Fiddler Cast 3 It took me a few scenes to get used to Topol’s portrayal of Tevye. He makes some unexpected choices, trading in ferocity for the weariness of a poor old man. His ability to underplay the role won me over by “If I Were a Rich Man.” His comic timing and deep emotional arc all spring from a profound knowledge of the character. His rich, baritone voice grabs hold of the audience during the musical numbers, whether they are moving or celebratory. His understanding of the script also allows him to ad lib a bit. If left to his own devices, I suspect these would add another 20-30 minutes to the run time, but Bayes has cut them down to an acceptable level.

Although the musical centers around Tevye (as well as most of the advertising for this tour), it would quickly fall apart without strong supporting actors. Susan Cella’s Golde is powerful, living in a patriarchal society but still having control over her husband and family. The scenes between her and Topol are hilarious, and the number where Tevye asks his wife if she loves him 25 years after meeting him on their wedding day (“Do You Love Me”), is beautiful. The daughters, played by Rena Strober (Tzeitel), Jamie Davis (Hodel), and Alison Walla (Chava), do a fine job settling being daddy’s little girl Cella and Topolwith falling in love without the traditional matchmaker. Erik Liberman’s Motel is plenty geeky, and Colby Foytik as the radical student Perchik is sometimes too wooden, but is also able to use it for comic effect. The townspeople do an excellent job recreating a feeling of small-town life, where tradition is based on local gossip as much as the Torah.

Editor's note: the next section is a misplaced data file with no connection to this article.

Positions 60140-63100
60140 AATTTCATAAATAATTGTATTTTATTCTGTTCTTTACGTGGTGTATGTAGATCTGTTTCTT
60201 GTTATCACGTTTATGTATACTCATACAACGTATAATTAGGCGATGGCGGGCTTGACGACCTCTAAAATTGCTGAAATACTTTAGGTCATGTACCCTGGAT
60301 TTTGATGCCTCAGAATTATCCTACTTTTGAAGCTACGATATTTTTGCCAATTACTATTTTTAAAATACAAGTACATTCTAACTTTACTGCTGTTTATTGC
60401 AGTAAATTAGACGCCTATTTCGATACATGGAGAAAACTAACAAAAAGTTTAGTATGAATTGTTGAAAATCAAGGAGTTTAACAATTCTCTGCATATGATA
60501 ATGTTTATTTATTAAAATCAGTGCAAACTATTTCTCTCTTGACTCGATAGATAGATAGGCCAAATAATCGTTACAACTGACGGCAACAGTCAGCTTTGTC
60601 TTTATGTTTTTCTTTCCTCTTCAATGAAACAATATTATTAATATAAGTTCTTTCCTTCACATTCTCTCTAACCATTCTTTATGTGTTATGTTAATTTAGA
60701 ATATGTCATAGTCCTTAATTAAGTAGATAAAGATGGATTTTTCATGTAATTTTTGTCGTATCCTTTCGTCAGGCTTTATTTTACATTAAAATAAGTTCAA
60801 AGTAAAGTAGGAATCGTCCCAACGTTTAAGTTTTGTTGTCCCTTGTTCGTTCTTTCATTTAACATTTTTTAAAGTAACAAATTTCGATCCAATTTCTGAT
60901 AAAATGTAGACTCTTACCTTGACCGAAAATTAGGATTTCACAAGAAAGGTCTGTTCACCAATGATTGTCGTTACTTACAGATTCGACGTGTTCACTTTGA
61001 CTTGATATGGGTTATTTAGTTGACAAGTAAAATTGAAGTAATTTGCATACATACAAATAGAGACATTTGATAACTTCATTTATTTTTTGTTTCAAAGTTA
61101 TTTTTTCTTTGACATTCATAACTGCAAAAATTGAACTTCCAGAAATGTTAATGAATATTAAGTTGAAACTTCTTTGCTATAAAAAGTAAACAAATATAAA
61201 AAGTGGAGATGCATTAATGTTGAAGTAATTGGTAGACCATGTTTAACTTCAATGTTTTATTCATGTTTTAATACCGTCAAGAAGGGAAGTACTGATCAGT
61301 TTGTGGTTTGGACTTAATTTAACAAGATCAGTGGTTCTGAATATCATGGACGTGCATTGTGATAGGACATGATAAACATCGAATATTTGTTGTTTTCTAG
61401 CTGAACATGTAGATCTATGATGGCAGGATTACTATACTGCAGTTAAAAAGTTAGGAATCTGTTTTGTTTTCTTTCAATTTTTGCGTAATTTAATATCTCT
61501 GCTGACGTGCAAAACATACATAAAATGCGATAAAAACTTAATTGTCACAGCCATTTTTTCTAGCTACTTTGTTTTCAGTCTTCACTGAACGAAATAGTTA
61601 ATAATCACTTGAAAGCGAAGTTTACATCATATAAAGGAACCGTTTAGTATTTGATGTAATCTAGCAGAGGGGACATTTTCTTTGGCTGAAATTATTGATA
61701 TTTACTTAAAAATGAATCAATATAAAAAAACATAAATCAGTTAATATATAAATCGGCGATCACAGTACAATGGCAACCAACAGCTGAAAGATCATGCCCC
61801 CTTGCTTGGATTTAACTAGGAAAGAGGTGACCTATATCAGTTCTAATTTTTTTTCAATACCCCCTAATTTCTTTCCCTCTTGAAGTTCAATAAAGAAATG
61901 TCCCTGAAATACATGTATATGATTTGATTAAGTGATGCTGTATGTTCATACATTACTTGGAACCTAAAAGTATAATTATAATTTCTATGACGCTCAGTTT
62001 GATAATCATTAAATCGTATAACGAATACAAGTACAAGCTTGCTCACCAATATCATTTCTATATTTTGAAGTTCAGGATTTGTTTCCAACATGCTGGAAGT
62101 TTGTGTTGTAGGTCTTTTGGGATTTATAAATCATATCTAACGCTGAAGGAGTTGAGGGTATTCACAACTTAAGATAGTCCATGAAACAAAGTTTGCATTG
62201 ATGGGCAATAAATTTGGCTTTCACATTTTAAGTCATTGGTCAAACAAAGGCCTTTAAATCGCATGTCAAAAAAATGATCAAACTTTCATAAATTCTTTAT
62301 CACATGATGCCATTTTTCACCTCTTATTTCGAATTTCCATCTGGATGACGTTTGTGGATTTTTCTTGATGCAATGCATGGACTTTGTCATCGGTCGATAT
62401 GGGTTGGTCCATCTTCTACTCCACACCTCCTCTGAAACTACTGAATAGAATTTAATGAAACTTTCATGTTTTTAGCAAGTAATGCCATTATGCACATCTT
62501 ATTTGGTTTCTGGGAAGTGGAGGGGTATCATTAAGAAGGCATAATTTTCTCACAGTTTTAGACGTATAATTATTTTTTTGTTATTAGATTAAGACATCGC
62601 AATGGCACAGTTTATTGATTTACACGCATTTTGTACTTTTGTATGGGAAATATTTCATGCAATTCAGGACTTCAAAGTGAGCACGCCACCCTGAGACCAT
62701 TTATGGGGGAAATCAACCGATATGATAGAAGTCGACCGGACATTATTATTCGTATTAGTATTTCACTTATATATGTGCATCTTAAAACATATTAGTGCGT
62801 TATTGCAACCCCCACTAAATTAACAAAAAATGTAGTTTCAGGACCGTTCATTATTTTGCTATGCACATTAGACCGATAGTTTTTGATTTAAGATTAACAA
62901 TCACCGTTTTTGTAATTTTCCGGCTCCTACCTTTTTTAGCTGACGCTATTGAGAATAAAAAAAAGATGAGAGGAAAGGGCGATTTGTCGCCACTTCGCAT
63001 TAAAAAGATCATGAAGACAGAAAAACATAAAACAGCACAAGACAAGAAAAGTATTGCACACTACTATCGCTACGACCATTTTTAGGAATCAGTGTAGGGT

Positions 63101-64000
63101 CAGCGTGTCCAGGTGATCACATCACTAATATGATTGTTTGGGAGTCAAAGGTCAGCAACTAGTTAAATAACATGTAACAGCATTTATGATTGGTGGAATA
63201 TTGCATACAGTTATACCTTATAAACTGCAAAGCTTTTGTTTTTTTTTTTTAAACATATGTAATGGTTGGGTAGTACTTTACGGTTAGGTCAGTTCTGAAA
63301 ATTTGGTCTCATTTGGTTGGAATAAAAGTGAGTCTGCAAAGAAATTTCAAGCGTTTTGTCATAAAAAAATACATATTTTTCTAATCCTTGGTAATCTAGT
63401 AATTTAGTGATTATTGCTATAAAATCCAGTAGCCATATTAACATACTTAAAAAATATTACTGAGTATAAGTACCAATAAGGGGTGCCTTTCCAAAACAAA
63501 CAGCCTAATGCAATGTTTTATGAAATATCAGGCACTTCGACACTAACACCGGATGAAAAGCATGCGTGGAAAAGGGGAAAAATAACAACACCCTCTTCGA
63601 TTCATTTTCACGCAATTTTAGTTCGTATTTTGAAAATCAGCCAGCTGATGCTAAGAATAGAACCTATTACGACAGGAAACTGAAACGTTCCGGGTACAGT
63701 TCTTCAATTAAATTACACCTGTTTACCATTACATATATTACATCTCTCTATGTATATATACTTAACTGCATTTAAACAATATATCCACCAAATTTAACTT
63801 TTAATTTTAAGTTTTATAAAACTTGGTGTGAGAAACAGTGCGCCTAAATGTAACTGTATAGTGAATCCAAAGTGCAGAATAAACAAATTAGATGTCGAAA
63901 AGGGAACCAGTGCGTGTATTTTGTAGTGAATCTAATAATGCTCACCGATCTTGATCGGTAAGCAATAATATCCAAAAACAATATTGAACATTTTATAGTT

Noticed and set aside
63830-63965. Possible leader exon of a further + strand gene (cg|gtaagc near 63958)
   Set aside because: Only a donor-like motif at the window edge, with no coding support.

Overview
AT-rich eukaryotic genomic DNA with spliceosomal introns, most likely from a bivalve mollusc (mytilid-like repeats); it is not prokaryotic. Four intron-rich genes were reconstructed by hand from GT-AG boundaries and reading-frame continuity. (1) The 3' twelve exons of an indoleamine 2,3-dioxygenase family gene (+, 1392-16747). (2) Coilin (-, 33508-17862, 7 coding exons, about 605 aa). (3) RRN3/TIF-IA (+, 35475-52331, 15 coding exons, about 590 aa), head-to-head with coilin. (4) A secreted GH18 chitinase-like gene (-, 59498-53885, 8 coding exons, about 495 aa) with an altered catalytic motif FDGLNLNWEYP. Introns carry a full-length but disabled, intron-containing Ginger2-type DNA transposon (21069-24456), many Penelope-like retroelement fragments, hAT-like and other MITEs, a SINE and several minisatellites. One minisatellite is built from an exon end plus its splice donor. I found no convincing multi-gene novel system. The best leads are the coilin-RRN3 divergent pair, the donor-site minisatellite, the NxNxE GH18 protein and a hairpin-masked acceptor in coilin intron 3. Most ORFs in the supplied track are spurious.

Even though the staging and choreography was recycled from the original production, the strong performances and timeless script make this Fiddler on the Roof as touching as anything Broadway has to offer right now. Balancing traditional values with reality can be as shaky as a fiddler on a roof, whether in 1894, 1964, or 2009.

Rating: ««««

Running thru Jun 28th
Oriental Theatre
Box Office: 312-902-1400, or buy tickets online.